Think & Tinker, Ltd.
P.O. Box 1606, Palmer Lake, CO 80133
Tel: (719) 488-9640, Fax: (866) 453-8473
Sales: Sales@thinktink.com, Support: Support@thinktink.com
|Low-cost UV Exposure Source
A low-cost, source of steady UV light with the right spectral power distribution can be
found in the "high-power" black-light fluorescent tubes from Sylvania. The 32 Watt,
18" tube (P/N F18"T12/350BL/700/PH with 202-BTCP ballast) offers the highest
Watt-density (Watts/inch) available in a fluorescent tube lamp (the same lights are used
in the ever popular "bug zapper"). One of the perceived disadvantages of
using fluorescent tubes to expose high-density PCB artwork is that every point on the
cylindrical surface acts as a Lambertian emitter (i.e. emitts a cosine distribution of
radiant energy) rendering any thought of collimation completely moot. However, since
collimation is purely a matter of geometry (diffraction effects notwithstanding), a very
simple collimator fabricated from an "egg crate" commercial lighting grid allows
the use of fluorescent tubes even when artwork features are smaller than 0.005"
(0.127mm). The downside is that, to achieve adequate collimation, a significant amount of
the output power ( almost 50%) has to be discarded. These fluorescent lights can be
effectively used in a low-cost cylindrical-reflector-based illuminator that is easily
built at home.
|Don't have time to find the components and build your own exposure source? Check out the DKS UV1218.
Components you will need:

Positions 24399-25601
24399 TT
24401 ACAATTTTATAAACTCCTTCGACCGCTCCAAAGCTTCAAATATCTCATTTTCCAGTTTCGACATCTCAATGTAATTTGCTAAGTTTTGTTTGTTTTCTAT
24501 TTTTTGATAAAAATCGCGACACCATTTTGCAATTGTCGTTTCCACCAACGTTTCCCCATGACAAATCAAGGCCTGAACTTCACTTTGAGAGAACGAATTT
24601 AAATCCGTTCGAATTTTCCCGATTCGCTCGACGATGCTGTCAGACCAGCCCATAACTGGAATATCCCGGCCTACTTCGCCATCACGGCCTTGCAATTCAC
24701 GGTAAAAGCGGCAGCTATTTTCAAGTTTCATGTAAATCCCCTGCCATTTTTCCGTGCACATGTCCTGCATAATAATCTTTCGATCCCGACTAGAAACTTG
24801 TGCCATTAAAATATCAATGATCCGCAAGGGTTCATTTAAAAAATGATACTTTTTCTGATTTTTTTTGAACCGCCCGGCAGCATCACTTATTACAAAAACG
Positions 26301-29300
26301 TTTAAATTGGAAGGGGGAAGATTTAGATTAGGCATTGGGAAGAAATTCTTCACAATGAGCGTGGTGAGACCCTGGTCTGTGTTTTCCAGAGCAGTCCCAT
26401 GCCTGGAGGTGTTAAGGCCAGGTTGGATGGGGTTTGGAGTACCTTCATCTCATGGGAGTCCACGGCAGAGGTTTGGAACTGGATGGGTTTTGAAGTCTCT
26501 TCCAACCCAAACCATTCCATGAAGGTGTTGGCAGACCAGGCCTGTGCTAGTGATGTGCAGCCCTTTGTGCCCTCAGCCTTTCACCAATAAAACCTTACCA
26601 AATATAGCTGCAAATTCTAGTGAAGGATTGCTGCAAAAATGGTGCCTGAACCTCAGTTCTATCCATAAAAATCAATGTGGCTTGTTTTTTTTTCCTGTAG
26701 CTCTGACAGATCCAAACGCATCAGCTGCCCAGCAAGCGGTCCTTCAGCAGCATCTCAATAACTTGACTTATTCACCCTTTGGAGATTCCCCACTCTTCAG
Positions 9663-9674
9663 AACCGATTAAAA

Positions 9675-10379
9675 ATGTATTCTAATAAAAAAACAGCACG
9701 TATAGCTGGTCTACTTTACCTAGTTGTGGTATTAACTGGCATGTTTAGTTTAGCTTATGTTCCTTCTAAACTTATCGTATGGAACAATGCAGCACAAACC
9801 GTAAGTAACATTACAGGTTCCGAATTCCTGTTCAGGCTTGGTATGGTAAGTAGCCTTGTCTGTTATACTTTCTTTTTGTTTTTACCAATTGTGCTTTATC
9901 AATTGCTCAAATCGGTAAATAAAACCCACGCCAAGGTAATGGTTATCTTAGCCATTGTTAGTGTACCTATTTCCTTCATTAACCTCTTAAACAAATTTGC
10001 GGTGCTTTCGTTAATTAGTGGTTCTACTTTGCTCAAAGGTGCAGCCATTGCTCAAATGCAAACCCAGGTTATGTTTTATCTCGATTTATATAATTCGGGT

- 18" high power black lights (P/N F18"T12/350BL/700/PH
- ballasts (202-BTCP)
- starters (FS-12) and sockets
- bi-pin end sockets
- hook-up wire
- on/off switch
- slow-blow fuse and holder (rating depends on the number of lamps used)
- utility cord with 3 pronged plug
- mounting plate (fire-proof)
- 1/2" square, 1/2" thick black commercial lighting grid
- 4", thin-wall PVC water pipe
- aluminized Mylar® reflective film
- 1/2" wide double-backed tape (3M 467)
- #10-24 (or metric equivalent) flat head machine screws (2 for each reflector, 1" longer than needed to pass through the mounting plate)
- #10-24 (or metric equivalent) hex nuts (2 for each reflector)
- 1/4" (or metric equivalent) flat washers (10 for each reflector)
A major benefit of this approach is that it can be scaled indefinitely.
To make a wider area of illumination, simply add more tube/reflector assemblies. Since the
output of adjacent lamps will slightly overlap in the exposure plane, it is a good idea to
make the total source area a bit larger than the object being irradiated to avoid the
reduced intensity at the edges. In the case of a 12" x 18" (305 mm x 457 mm)
substrate, a suitable lamp consists of four such subassemblies
mounted side-by-side with no gap between adjacent reflectors. Mount the lamp assembly
such that it is about 13.5" above the surface where you will expose your sensitized
substrates. It is imperative that you calibrate this source prior to any attempt to make
an actual circuit. This is most easily accomplished using a 21 step Stouffer exposure gage
and following the directions that come with most dry-film products.
- On one side of the mounting board, mount the bi-pin tube sockets such that the
central axis of adjacent tubes will be about 4.1" (10.4 cm) apart. The inner faces of
each pair of sockets should be 17 - 1/4" apart. Drill holes near each socket to pass
the connecting wire through. Be sure to deburr the through holes on both sides of the